REVIEW | The Ninth Doctor Adventures: Shades of Fear

It’s strange to think that, this time a couple of years ago, all we had to enjoy from Christopher Eccleston‘s Ninth Doctor was his all-too-short run of thirteen episodes on on television. Well, thanks to Big Finish and this latest boxset in the Ninth Doctor Adventures series, this most elusive of Doctors now has a whopping twenty four hours of audio adventures on top of his televised run! As this second series concludes, let’s see what Shades of Fear has in store…

The set opens with The Colour of Terror by Lizzie Hopley, which sees the Doctor and a band of eclectic townsfolk banding together to stop an alien menace lurking inside the red wavelength of the colour spectrum. It’s a story with a highly creative idea at its heart but, set almost entirely in a charity shop, it sorely lacks in scope. This means that the relatively large cast feels a wasted opportunity; the small scale and linearity of the script meaning that there’s really no need for so many characters, and so none of them feels particularly developed.

The best part of this story, its villains, is seized by Roy Gill for the boxset finale- Red Darkness– which teams them up with the Vashta Nerada! Gill’s script is the strongest in the set, seeing the Doctor and a group of colonists on the run from this terrifying coalition of foes while remaining character-driven and focused. Adam Martyn stars here as Callen Lennox, a partially-sighted teen whose best friend is a seeing and talking dog called Conan (Harki Bhambra), and is one of the most effective pseudo-companions in this range so far, note-perfect in performance and well-written by Gill. I know Big Finish seems to have an aversion to giving the Ninth Doctor a new companion but please, please give us more of Callen and Conan!!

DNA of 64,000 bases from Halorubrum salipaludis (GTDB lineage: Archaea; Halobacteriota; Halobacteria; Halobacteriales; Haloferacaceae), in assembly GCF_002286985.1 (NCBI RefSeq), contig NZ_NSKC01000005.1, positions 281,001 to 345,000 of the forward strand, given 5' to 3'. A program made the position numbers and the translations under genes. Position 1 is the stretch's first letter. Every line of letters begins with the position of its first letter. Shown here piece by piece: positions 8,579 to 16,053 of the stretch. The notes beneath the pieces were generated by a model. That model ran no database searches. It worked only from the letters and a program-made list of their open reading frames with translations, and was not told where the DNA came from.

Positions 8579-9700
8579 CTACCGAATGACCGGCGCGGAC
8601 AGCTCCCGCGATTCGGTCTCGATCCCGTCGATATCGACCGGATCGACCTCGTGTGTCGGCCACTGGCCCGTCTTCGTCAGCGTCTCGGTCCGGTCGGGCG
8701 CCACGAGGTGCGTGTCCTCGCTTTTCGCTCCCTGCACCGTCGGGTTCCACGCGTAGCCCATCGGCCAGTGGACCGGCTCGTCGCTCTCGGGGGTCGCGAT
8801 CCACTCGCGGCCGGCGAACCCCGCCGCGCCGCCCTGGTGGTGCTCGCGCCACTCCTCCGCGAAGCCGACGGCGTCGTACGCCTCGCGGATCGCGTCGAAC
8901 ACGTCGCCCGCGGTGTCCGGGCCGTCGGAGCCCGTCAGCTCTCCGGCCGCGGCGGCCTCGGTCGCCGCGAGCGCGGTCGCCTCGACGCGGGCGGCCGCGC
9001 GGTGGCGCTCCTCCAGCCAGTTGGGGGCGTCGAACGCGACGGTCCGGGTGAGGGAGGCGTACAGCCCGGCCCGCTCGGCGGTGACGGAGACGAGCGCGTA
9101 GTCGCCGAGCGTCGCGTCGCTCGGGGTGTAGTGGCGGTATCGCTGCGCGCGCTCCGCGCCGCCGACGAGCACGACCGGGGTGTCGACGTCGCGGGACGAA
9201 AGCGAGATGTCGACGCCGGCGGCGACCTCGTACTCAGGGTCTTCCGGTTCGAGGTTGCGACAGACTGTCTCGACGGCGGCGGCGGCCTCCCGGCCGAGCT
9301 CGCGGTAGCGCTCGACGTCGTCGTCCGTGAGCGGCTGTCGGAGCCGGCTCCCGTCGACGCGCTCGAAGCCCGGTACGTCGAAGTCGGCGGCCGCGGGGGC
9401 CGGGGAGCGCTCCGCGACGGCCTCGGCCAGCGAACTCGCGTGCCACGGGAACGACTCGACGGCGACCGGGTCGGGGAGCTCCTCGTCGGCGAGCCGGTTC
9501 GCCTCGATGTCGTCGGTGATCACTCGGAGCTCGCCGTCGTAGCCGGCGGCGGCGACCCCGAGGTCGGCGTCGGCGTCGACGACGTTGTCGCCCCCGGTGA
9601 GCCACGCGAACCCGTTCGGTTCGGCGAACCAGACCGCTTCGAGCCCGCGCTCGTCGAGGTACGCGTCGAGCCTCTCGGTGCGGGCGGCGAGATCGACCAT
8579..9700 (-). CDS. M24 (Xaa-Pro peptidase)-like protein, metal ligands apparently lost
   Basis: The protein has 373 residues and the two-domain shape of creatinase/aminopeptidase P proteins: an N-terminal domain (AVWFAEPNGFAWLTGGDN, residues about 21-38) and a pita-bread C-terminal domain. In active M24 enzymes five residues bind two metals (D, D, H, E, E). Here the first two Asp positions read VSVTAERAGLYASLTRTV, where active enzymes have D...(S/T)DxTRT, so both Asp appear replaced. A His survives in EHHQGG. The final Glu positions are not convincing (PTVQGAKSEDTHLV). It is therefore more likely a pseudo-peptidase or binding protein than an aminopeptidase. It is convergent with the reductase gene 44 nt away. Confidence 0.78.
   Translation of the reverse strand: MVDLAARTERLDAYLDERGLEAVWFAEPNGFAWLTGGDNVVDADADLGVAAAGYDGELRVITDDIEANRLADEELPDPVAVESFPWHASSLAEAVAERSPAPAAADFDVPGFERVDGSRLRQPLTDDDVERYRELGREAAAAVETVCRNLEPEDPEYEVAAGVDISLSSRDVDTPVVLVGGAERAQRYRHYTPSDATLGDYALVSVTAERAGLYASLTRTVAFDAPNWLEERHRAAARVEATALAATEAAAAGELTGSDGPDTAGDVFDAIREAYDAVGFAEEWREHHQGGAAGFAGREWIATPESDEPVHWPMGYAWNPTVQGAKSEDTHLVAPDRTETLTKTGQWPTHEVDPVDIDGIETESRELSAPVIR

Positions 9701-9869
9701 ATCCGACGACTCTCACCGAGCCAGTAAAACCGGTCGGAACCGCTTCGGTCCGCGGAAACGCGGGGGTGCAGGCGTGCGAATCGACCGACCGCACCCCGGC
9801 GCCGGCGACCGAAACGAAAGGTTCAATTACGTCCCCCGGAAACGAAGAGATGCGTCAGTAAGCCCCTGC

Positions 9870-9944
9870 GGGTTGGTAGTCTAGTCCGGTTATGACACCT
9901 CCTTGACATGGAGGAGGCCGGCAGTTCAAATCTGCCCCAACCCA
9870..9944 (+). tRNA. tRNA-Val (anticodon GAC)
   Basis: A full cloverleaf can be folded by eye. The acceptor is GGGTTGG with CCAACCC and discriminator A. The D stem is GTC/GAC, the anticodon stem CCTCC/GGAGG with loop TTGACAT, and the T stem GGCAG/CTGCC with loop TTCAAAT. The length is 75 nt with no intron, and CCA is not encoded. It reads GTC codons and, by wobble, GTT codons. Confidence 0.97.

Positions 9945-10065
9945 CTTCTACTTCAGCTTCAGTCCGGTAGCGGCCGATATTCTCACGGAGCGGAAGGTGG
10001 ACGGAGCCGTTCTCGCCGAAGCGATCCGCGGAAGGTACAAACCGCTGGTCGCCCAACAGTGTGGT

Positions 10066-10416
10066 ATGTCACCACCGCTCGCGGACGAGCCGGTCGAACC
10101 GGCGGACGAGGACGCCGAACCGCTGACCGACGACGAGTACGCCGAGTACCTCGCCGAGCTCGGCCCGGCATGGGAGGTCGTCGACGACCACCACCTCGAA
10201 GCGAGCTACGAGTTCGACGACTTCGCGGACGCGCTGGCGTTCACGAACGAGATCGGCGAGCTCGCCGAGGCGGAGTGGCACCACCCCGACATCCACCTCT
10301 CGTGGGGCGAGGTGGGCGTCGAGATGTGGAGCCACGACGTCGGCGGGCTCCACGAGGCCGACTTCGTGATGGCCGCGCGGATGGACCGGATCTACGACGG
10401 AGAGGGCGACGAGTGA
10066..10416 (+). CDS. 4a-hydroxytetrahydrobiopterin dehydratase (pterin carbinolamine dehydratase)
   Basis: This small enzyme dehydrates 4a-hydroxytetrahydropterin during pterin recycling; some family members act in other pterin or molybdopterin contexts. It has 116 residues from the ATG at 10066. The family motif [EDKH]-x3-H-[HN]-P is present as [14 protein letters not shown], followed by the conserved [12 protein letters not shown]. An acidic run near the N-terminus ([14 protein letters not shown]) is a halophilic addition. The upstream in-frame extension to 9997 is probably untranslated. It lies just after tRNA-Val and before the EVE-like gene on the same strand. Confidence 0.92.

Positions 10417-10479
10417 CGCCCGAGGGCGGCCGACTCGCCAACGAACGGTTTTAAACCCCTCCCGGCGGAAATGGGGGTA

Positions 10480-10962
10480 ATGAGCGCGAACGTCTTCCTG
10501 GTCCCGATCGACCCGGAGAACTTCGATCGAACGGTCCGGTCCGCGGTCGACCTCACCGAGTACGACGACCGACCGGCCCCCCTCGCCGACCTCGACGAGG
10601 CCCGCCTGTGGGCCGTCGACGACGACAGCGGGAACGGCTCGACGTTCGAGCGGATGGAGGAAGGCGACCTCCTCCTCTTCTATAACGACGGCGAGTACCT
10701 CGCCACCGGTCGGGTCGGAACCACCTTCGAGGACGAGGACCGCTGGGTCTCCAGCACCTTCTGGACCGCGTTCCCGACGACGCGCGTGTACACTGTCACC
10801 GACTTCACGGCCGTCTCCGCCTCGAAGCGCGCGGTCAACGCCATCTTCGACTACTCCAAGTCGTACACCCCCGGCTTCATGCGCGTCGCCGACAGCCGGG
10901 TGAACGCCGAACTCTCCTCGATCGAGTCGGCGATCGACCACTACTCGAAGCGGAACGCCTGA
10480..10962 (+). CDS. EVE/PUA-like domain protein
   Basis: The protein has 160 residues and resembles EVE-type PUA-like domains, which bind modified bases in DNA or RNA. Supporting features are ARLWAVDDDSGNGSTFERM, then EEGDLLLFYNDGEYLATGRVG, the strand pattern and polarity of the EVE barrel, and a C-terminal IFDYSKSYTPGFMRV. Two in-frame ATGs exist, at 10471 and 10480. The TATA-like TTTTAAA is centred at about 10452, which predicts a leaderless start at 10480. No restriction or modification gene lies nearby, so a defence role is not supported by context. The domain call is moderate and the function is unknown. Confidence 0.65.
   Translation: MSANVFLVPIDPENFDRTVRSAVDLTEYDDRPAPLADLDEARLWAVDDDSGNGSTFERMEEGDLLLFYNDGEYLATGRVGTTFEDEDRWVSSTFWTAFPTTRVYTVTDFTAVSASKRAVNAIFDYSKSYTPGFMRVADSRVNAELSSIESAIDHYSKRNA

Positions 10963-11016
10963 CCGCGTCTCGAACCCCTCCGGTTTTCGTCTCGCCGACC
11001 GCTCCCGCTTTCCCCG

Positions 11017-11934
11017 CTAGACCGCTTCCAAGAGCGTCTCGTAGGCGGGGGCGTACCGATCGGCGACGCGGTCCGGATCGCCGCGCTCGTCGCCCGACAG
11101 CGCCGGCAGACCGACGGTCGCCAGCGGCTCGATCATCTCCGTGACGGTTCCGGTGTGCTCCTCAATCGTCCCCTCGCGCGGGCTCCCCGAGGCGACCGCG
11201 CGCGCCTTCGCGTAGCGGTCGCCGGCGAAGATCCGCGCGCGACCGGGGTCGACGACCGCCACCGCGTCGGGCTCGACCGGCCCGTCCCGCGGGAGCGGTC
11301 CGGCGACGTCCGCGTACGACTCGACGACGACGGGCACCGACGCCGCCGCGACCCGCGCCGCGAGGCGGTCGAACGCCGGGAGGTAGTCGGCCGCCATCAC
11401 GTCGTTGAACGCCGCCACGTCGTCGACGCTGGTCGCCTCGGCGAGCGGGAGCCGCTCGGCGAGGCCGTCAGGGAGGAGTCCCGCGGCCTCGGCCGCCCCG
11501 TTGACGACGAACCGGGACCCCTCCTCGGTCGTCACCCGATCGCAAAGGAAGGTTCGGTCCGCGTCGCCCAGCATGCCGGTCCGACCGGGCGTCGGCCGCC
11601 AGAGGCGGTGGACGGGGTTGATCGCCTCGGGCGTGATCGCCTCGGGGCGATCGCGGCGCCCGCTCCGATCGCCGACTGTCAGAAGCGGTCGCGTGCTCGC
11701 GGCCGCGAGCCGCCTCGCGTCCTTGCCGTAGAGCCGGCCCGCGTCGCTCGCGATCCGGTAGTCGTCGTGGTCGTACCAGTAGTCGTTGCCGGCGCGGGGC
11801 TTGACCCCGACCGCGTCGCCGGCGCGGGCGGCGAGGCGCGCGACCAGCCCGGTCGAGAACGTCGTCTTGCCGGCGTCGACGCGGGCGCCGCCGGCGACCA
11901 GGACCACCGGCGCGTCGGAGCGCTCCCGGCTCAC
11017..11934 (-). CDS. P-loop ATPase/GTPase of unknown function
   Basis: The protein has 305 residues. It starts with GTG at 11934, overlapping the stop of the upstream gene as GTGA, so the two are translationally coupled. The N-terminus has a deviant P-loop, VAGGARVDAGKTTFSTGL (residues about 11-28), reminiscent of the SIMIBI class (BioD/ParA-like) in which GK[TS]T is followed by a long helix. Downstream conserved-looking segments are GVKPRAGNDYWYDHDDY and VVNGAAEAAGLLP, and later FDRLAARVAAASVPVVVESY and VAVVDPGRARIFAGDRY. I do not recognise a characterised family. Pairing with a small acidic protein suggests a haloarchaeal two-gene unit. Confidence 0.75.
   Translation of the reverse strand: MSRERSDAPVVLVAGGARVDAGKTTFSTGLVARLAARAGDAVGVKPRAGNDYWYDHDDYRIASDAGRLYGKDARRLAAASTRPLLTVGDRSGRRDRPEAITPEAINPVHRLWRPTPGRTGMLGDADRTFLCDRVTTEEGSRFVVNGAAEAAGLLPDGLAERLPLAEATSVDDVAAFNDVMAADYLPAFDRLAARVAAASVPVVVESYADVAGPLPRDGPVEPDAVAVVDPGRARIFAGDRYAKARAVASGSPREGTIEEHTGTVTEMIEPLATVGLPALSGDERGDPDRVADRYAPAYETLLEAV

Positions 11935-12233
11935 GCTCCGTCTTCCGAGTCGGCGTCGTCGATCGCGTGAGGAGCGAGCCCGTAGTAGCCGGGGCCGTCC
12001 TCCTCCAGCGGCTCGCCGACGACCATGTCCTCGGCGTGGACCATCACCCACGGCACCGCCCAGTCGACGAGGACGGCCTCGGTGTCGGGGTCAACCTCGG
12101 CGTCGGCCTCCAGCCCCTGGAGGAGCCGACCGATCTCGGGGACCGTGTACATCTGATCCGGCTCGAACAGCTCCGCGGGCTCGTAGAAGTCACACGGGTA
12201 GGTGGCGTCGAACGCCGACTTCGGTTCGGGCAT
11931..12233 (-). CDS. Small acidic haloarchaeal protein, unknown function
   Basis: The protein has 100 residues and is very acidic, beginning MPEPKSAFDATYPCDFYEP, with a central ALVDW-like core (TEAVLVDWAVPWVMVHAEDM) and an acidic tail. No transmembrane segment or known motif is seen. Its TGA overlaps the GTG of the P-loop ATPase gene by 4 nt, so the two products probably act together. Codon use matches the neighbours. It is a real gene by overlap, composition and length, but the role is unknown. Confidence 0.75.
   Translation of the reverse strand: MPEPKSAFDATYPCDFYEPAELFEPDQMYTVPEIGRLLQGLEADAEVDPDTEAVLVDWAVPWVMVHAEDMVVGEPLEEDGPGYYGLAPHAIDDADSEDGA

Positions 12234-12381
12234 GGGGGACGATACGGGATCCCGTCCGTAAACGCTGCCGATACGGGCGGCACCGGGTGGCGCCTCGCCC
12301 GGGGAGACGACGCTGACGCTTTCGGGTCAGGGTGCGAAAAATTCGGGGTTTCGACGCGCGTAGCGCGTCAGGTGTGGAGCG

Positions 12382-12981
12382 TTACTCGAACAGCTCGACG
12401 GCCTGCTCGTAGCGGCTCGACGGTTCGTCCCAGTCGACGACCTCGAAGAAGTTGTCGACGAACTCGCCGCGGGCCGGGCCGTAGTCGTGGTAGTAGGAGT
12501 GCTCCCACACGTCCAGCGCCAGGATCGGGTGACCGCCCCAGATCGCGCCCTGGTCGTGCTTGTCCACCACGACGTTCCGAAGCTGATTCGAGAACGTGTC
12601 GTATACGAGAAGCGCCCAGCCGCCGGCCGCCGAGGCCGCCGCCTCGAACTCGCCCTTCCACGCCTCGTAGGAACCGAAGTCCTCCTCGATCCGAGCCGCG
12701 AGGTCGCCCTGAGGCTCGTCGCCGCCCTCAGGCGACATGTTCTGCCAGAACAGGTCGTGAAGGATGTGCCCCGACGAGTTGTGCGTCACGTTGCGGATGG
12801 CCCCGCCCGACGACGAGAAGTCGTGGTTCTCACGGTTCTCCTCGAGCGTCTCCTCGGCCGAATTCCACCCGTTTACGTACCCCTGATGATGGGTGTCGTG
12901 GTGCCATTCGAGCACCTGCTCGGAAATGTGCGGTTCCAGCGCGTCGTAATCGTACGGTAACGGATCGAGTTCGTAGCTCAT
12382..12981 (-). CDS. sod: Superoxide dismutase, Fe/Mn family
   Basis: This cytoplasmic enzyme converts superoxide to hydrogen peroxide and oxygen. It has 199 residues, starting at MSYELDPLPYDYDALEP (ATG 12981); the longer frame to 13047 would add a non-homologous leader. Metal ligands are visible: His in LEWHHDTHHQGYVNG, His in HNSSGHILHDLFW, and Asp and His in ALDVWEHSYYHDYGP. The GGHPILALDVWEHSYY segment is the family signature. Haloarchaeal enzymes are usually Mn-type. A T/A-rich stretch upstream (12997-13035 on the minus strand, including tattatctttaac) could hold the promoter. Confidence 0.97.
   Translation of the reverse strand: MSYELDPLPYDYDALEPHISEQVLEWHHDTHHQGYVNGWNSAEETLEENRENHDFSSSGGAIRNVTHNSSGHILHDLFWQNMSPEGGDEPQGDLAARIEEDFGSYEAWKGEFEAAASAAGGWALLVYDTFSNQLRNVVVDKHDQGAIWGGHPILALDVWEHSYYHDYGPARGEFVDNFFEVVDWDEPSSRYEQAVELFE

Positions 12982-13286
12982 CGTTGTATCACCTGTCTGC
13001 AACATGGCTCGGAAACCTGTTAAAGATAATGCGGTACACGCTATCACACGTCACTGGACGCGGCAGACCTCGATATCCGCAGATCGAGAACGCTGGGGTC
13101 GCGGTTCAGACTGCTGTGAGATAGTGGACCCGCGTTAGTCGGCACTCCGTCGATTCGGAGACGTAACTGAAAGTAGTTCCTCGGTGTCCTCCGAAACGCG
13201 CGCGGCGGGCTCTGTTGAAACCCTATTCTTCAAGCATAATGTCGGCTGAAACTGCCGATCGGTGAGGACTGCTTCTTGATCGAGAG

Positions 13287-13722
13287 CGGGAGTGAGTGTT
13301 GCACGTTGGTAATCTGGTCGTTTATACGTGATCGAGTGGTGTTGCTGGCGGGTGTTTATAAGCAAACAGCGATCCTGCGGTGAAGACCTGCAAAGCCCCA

Sandwiched between these two tales is James Kettle‘s The Blooming Menace, a barmy story which is kind of cross between the works of P.G. Wodehouse and Day of the Triffids. The story sees a gentleman’s club which infiltrated by a race of sentient flowers, who bewitch men into falling in love with them. It’s fast-paced and chaotic, but has little substance, comfortably taking the lowest score of the set.

And so the second series of The Ninth Doctor Adventures comes to a close. While Back to Earth was undeniably the highlight of this run, each set has had at least one standout story, and it’s been a delight to hear Christopher Eccleston return once more to a role we never thought we’d hear him inhabit again. As yet, a third series hasn’t been announced, but I hope that, when one eventually materialises, it messes with the formula a little bit. We’ve had twenty or so pretty standalone, character-based stories now… let’s see what else Big Finish can do with the Ninth Doctor.

Rating: 3 out of 5.

Shades of Fear is available on CD, as a download or on limited-edition vinyl from


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